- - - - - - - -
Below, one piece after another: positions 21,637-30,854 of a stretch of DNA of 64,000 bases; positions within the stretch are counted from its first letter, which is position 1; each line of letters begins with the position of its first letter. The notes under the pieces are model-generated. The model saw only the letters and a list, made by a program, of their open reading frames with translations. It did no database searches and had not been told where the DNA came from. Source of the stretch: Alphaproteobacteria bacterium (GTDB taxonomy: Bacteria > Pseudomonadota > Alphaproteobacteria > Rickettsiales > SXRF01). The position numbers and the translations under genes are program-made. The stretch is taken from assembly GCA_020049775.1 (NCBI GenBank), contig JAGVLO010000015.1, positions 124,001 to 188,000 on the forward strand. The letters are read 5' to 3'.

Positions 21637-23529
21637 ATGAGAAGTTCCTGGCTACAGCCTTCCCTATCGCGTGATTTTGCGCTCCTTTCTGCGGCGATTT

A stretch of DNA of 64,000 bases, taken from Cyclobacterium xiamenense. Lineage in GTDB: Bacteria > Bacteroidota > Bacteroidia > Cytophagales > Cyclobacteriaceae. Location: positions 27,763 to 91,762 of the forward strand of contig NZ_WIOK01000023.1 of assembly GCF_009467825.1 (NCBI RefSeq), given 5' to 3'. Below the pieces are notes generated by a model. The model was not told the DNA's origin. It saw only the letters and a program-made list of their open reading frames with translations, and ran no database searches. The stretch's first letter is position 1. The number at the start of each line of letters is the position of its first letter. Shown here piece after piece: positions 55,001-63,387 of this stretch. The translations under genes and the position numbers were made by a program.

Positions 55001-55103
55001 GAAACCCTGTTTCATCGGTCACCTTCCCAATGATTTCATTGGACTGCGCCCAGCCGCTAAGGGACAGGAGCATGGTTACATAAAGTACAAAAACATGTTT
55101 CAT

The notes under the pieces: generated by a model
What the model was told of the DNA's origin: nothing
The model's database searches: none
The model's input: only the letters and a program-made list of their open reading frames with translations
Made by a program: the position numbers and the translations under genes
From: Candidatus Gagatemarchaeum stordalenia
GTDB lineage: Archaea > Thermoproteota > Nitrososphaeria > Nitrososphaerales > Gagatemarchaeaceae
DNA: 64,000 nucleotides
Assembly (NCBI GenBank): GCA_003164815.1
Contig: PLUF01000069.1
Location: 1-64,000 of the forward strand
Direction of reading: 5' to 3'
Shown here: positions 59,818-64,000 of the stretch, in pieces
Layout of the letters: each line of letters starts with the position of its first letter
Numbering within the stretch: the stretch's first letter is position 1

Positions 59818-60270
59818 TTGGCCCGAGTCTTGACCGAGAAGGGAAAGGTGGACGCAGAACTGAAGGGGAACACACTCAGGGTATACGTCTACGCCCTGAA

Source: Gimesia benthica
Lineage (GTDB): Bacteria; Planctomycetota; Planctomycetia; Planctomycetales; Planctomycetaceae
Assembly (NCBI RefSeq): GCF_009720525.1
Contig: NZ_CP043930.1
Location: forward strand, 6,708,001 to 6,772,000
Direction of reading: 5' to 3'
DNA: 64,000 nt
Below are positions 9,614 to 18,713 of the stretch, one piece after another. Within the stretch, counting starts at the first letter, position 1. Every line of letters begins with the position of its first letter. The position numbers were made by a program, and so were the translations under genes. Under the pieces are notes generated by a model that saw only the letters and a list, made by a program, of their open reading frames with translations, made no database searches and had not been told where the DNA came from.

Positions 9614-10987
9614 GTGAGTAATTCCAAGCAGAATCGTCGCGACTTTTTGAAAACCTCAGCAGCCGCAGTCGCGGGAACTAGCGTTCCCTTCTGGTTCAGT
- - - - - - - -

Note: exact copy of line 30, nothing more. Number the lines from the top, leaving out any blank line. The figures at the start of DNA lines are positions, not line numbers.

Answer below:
Direction of reading: 5' to 3'